RadioShack in Canada was bought out by Circuit City and renamed “The Source by Circuit City,” after Circuit City’s liquidation another company purchased the franchise and named it “The Source.” This makes sense. The Source says they have solutions to my problems, and I can get what I need by going there. The Shack sounds like I’m getting spare parts from my cousin’s junk computer collection – ooh, look! Punch cards and reel-to-reel recorders, fun!
There’s an entertaining post about the RadioShack’s rebrand on The Y Marketers Blog. I agree with them. I can’t count the number of times I would walk into a RadioShack, and ask if they have something only to be told they never carried it. Then 5 minutes later find what I was looking for and proceed to explain to the staff what the part was, what it does, and that, yes, they have a whole shelf dedicated to it. Facing this new economy isn’t about slapping a trendy band-aid on your brand and hoping that people will flock to your establishment because it’s hip. RadioShack is having trouble because it’s letting the consumer down on their needs – Give your stores a facelift, pay attention to the market, and look for legitimate long-term solutions.
What happens when you combine tourists with 78 mile per hour winds in a space the size of a telephone booth? If visions of them changing into Superman, or skirts blowing like Marilyn in the Seven Year Itch come dancing through your head…sorry no such luck.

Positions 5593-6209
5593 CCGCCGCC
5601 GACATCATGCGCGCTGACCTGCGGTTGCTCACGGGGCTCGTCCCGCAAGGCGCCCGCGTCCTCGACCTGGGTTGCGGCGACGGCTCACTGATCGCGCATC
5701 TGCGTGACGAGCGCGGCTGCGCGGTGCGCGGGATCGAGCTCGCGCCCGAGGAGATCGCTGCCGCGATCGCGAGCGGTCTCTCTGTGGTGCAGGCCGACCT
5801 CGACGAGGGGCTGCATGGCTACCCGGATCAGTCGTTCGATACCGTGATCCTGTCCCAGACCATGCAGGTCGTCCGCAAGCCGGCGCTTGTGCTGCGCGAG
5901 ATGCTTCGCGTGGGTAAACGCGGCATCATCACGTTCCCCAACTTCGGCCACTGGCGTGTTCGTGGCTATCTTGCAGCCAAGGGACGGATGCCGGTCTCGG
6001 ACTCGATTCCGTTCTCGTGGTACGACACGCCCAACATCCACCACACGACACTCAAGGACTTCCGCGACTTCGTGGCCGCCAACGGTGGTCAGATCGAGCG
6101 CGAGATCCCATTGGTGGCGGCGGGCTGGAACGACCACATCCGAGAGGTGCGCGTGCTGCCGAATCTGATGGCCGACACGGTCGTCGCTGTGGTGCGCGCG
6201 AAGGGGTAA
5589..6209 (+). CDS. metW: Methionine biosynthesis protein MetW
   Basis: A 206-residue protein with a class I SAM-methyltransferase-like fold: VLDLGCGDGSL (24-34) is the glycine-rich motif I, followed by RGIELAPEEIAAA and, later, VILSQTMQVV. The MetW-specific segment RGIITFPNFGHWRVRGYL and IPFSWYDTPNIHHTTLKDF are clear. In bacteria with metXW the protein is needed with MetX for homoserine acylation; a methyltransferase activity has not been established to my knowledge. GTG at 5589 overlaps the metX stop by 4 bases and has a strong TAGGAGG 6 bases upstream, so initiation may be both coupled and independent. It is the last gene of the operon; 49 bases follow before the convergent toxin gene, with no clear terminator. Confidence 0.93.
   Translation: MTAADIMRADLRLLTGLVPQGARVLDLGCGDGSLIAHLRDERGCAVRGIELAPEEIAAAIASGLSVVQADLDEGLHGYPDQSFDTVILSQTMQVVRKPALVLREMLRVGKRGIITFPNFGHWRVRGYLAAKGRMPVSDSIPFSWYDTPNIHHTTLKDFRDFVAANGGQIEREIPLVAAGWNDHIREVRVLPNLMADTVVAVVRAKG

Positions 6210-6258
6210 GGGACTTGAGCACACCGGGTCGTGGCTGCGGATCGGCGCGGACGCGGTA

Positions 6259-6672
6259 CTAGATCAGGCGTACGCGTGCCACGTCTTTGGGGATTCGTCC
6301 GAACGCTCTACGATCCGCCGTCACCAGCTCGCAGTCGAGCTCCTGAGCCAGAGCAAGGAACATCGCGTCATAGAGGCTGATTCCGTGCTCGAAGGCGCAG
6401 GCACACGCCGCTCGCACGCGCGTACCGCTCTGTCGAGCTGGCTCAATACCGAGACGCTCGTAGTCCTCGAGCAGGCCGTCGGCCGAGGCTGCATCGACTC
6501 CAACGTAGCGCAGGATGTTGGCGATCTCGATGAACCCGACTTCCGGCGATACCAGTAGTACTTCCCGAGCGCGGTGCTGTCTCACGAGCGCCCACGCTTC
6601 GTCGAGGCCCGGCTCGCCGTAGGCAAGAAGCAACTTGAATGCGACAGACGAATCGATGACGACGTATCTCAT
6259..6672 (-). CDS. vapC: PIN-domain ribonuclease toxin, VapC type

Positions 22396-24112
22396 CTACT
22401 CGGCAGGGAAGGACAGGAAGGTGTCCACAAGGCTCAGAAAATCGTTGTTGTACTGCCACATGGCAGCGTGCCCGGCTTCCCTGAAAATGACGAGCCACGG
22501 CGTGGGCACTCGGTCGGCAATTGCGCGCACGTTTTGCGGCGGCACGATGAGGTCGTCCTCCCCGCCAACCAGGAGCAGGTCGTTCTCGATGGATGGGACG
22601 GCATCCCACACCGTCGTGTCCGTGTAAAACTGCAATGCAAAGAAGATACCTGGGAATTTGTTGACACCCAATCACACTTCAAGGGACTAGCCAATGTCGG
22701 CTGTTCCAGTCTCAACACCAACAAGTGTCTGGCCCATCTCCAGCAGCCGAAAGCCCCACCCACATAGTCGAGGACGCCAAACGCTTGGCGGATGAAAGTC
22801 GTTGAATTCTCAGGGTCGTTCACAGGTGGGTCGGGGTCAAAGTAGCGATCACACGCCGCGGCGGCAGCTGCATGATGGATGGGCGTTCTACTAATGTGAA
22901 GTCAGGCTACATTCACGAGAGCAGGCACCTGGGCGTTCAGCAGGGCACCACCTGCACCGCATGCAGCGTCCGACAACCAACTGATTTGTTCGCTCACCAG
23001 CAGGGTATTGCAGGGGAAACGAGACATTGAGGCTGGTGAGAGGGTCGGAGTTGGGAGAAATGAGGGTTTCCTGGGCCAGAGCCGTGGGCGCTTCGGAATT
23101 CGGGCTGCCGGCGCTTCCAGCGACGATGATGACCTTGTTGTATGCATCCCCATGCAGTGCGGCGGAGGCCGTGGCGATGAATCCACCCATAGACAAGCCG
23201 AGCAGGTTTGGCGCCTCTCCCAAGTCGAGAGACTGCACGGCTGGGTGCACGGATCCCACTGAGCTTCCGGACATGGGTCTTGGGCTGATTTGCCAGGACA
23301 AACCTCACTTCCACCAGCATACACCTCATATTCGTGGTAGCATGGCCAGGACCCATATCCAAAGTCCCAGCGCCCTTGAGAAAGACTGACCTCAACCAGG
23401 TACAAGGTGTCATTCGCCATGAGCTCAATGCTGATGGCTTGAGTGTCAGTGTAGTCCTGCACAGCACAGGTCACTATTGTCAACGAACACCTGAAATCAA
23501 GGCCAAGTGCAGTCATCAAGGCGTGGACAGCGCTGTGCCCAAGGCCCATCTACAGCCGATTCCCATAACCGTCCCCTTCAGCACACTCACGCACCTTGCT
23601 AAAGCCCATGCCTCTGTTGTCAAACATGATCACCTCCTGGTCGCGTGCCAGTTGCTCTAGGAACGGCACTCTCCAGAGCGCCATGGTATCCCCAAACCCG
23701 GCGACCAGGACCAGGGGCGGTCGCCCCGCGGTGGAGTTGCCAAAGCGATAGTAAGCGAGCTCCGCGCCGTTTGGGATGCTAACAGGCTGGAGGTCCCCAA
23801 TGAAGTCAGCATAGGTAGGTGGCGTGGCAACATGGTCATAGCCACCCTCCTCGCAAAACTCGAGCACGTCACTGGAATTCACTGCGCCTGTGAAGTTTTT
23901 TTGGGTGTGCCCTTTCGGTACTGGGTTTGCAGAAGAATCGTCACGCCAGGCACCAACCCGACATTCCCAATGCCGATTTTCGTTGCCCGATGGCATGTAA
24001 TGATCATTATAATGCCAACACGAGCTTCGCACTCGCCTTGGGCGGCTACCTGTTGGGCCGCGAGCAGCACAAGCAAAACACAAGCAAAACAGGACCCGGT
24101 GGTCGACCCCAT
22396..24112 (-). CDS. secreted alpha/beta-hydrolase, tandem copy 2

It is entertaining to see that people actually pay $2 to stand in a small booth and have air shot at them while watching a screen about hurricanes. On a hot day it might be nice to feel a blast of air for a minute or two while walking in the open air portion of Sawgrass Mills Mall in Sunrise, Florida, but I can’t justify it, especially when there’s stores that have real air conditioning just a few steps away.
The booths claim to be a “franchise-alternative business opportunity” and are licensed by a guy in the Tampa area. They also offer advertising space on the small LCD screen inside the unit. One irony is that a good feeder band from a real hurricane could topple the whole thing.
To me this appears to be a knockoff of the Gulf Coast Hurricane exhibit at the Museum of Science and Industry in Tampa, Florida. The exhibit puts a small group of museum goers into a wind tunnel, cranks the winds up to 74 mph, and teaches people how to “Get Smart, Get Ready.”
I think this kiosk concept could be sound if it were repurposed as a traveling exhibit in connection with hurricane preparedness seminars. We see this concept with fire department smoke houses, and other safety based presentations.
I do enjoy sitting on one of the benches around this kiosk and watching tourists, usually kids, pay their money and get blasted with air. It’s like you’re really there, just with out the rain, debris, fear that your vehicle will be in one piece afterward, etc…
The funny thing about hurricanes is, as Ron White said, “Now, lemme explain somethin’ to ya: It isn’t *that* the wind is blowin’. It’s *what* the wind is blowin’. If you get hit by a *Volvo*, it don’t matter how many sit-ups you did that mornin’.”